4. Santhanam P, Saleem S, Saleem T. Diagnostic predicament of secondary adrenal insufficiency. Endocrine prac. 2010; 16(4): 686-691. doi: 10.4158/EP0011.RA
  5. Woodmansee W, Carmichael J, Kelly D, Katznelson L. American association of clinical endocrinologists and American college of endocrinology disease state clinical review: postoperative management following pituitary surgery. Endocrine prac. 2015; 21(7): 832-838. doi: 10.4158/EP14541.DSCR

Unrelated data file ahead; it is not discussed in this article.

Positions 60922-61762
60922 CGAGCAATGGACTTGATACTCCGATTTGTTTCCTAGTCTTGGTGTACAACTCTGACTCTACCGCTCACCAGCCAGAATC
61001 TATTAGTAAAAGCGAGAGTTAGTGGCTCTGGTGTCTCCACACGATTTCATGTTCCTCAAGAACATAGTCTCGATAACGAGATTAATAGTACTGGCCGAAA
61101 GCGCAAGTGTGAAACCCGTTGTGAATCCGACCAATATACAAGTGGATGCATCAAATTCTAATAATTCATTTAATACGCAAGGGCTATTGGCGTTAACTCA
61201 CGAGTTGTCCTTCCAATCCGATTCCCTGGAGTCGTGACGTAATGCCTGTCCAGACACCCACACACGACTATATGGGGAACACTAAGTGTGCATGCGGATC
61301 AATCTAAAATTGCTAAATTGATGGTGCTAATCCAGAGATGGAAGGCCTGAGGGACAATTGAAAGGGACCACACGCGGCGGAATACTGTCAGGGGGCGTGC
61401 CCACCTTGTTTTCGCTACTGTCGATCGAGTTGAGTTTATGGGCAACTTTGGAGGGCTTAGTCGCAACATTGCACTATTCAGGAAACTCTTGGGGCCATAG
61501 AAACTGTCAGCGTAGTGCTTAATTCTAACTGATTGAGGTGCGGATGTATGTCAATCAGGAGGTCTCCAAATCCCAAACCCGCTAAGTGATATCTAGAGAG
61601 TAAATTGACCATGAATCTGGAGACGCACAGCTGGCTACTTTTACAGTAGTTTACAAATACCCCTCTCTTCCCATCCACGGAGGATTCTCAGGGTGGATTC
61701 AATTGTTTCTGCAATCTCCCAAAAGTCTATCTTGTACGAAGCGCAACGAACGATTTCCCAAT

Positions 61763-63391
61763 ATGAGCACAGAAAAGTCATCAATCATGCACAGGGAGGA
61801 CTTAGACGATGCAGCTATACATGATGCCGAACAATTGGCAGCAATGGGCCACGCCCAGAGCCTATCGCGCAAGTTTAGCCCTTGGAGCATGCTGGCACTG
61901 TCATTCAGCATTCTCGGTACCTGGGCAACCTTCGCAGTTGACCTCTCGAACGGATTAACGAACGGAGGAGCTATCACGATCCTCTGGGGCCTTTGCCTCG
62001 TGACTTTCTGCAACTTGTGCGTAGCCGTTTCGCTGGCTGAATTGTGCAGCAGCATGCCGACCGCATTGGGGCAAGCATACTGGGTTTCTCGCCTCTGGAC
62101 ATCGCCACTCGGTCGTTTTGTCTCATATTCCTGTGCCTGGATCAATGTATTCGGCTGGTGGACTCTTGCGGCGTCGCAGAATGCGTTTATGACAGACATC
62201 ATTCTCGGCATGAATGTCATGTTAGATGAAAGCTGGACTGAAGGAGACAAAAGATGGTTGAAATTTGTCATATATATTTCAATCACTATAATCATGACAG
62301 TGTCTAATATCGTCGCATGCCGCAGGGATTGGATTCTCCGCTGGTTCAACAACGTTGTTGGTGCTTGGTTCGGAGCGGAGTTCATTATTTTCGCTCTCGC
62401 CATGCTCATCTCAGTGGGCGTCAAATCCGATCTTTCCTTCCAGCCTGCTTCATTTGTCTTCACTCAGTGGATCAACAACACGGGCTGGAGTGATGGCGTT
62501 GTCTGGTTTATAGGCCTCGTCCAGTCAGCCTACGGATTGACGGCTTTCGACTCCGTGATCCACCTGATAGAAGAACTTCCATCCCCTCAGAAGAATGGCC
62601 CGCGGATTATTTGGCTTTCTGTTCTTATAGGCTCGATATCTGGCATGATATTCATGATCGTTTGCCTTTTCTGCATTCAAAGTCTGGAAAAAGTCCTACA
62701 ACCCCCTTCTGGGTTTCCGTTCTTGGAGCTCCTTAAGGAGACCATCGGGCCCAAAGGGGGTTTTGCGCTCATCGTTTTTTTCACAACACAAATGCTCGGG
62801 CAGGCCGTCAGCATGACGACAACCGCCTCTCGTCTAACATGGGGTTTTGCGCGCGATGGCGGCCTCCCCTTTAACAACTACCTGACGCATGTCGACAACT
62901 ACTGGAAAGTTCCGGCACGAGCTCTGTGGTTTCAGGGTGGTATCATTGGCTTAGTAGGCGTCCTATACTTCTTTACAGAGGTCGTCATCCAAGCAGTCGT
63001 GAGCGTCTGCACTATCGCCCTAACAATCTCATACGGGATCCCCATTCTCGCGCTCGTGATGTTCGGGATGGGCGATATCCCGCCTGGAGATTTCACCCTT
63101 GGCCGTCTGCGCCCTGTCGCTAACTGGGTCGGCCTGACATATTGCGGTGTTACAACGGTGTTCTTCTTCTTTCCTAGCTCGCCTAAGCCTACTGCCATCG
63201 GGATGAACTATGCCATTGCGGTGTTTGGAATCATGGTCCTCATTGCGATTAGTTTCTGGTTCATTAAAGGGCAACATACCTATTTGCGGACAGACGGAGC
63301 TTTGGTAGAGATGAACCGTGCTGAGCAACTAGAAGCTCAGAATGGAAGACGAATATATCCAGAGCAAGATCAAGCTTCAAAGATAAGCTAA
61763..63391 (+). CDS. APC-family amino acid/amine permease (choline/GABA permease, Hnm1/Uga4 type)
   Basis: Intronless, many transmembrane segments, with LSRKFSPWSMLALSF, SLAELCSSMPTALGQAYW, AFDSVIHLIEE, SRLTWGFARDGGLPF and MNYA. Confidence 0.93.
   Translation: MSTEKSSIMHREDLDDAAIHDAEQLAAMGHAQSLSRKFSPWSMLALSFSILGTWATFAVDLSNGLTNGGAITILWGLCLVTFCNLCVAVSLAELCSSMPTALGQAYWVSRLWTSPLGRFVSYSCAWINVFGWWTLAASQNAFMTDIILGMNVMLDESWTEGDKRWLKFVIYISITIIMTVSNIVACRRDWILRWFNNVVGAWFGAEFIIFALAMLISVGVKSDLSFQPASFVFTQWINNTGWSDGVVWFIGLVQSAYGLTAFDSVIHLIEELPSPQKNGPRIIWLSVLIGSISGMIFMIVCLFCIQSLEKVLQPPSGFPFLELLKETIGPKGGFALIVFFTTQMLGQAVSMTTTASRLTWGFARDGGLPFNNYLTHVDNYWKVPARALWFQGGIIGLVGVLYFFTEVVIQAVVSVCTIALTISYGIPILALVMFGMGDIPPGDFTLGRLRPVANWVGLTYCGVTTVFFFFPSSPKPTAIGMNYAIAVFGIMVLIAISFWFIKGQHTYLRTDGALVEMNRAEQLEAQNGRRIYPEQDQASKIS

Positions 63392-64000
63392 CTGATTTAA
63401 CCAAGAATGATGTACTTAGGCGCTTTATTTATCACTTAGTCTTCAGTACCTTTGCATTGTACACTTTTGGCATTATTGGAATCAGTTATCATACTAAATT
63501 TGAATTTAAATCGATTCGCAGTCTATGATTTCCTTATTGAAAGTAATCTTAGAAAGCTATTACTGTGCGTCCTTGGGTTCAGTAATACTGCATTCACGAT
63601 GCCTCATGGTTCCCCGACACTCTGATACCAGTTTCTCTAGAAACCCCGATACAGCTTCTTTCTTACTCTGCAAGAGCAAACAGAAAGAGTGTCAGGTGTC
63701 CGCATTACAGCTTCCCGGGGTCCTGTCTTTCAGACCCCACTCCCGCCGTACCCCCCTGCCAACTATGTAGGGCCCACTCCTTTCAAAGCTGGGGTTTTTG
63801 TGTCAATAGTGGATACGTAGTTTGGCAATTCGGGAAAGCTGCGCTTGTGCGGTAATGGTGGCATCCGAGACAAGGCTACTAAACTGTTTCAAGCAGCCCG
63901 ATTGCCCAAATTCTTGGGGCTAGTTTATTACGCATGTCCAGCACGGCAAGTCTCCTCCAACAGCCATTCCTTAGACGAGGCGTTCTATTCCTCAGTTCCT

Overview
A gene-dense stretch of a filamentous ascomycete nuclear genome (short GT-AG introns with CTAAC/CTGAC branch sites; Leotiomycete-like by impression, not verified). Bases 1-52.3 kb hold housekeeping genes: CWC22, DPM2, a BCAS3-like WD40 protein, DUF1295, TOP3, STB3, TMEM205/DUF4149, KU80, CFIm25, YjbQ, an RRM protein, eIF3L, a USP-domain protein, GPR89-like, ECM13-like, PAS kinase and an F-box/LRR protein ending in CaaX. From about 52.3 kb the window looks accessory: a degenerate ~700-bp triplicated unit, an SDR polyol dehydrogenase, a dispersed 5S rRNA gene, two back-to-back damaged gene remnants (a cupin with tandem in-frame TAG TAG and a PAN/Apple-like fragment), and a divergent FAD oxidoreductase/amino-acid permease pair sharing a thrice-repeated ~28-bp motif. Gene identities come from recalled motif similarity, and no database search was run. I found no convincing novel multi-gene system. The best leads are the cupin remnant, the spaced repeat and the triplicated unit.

6. Orija IB, Weil RJ, Hamrahian AH. Pituitary incidentaloma. Best Pract Res Clin Endocrinol Metab. 2012; 26(1) 47-68. doi: 10.1016/j.beem.2011.07.003

Project Title: Pulmonary Arterial Hypertension in Anti-synthetase Syndromes

Faculty Mentor: Raju Reddy 
Email: raju.reddy@medicine.ufl.edu 

Student: Veronica Kuteyeva 
Email: vkuteyeva17@ufl.edu

Research Project Description: